P.C. of Yonkers, Inc., 2007 WL 708978, at *5 n.2.*fn3

Because Plaintiff has sufficiently pleaded the predicate loss and effect required to state a claim under the CFAA, Defendants' motion to dismiss for failure to adequately allege such loss will be denied.

III. Has Plaintiff sufficiently alleged conduct that violates the CFAA?

Plaintiff argues in his brief that he has sufficiently alleged violations of 18 U.S.C. § 1030(a)(4) and (a)(5)(A)(iii). (Doc. 21 at 7.)*fn4 However, the Court initially notes that Plaintiff failed to specify the particular subsection of the CFAA under which he seeks relief. While Plaintiff was not required to plead the specific subsection of the statute he claims has been violated in order to satisfy the notice-pleading standard of Rule 8(a)(2) of the Federal Rules of Civil Procedure, FED. R. CIV. P. 8(a)(2), see P.C. of Yonkers, Inc., 2007 WL 708978, at *6 n.3,the failure to do so complicates matters for the Court.

A. Section 1030(a)(4)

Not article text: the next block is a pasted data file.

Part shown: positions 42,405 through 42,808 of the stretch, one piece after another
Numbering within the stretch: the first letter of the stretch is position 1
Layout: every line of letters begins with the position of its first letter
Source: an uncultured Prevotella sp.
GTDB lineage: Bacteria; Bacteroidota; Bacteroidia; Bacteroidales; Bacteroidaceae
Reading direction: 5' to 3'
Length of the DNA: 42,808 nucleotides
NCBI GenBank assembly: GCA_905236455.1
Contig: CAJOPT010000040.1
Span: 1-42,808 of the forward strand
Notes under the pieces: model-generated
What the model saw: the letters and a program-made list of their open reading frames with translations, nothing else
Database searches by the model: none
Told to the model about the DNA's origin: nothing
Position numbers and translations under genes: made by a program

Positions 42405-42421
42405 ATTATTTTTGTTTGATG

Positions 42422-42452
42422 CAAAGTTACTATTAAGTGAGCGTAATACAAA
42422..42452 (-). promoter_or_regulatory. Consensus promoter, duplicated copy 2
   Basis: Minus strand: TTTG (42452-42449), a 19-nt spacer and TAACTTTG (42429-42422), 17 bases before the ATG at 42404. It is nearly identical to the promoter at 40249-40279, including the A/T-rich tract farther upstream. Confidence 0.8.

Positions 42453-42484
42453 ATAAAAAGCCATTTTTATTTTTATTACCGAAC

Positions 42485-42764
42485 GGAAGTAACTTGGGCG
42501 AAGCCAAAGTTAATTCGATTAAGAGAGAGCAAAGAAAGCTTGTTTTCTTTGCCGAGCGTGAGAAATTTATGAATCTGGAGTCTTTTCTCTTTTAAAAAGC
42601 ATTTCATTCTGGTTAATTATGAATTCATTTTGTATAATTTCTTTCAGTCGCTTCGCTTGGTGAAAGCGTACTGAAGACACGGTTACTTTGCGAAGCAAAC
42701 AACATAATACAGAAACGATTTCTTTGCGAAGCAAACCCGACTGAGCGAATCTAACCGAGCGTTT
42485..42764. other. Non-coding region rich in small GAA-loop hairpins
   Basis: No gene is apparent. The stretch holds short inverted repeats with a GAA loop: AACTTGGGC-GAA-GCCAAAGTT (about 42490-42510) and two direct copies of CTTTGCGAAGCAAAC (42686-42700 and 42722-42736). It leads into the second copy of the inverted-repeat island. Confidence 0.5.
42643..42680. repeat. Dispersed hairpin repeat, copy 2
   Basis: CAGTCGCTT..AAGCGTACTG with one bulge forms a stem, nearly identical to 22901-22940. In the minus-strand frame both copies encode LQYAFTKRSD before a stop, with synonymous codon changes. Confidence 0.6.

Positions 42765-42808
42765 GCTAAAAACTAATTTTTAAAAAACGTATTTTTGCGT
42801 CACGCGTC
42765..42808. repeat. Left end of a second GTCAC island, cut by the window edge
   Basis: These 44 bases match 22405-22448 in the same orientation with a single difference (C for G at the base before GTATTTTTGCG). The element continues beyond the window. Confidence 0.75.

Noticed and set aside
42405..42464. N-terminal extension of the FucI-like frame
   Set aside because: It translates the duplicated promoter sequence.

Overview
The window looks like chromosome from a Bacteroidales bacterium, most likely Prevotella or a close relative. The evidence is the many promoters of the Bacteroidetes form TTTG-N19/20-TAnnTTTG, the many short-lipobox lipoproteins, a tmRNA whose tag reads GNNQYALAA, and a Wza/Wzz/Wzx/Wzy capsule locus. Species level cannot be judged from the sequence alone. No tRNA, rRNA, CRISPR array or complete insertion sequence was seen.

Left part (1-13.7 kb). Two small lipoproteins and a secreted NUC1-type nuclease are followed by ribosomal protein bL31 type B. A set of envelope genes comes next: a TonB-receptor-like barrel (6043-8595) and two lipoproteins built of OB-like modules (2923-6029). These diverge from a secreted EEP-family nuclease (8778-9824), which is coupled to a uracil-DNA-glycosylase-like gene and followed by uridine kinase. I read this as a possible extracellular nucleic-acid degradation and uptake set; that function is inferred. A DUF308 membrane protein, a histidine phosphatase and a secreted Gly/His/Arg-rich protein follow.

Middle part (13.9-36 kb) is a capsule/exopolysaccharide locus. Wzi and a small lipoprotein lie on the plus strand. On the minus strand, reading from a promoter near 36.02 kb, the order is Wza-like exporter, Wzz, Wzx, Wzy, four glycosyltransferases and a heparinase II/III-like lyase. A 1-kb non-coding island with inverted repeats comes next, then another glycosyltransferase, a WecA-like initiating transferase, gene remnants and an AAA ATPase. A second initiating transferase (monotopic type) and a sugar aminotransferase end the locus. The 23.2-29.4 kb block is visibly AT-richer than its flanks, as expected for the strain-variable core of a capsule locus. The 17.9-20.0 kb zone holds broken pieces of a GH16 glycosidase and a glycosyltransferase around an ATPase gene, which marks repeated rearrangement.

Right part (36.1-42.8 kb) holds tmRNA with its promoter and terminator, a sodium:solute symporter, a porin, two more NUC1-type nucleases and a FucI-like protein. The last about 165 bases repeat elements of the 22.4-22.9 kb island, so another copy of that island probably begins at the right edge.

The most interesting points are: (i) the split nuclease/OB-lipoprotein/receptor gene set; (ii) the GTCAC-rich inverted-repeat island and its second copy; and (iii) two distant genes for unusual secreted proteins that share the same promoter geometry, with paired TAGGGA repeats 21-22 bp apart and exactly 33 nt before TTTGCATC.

The United States Court of Appeals for the Third Circuit has held that "[a] claim under CFAA § 1030(a)(4) has four elements: (1) defendant has accessed a 'protected computer;' (2) has done so without authorization or by exceeding such authorization as was granted; (3) has done so 'knowingly' and with 'intent to defraud'; and (4) as a result has 'further[ed] the intended fraud and obtain[ed] anything of value.'" P.C. Yonkers, Inc. v. Celebrations the Party & Seasonal Superstore, LLC, 428 F.3d 504, 508 (3d Cir. 2005). Noticeably absent from Plaintiff's First Amended Complaint are any allegations that Defendants acted with the "intent to defraud," and, by accessing SPI's protected computer without authorization or exceeding the authorization that was granted, "further[ed] the intended fraud and obtain[ed] anything of value." As such, Defendants cannot fairly be said to be on notice of a section 1030(a)(4) claim. Therefore, to the extent that Plaintiff claims a violation of section 1030(a)(4), the Court finds that he has failed to adequately plead such violation.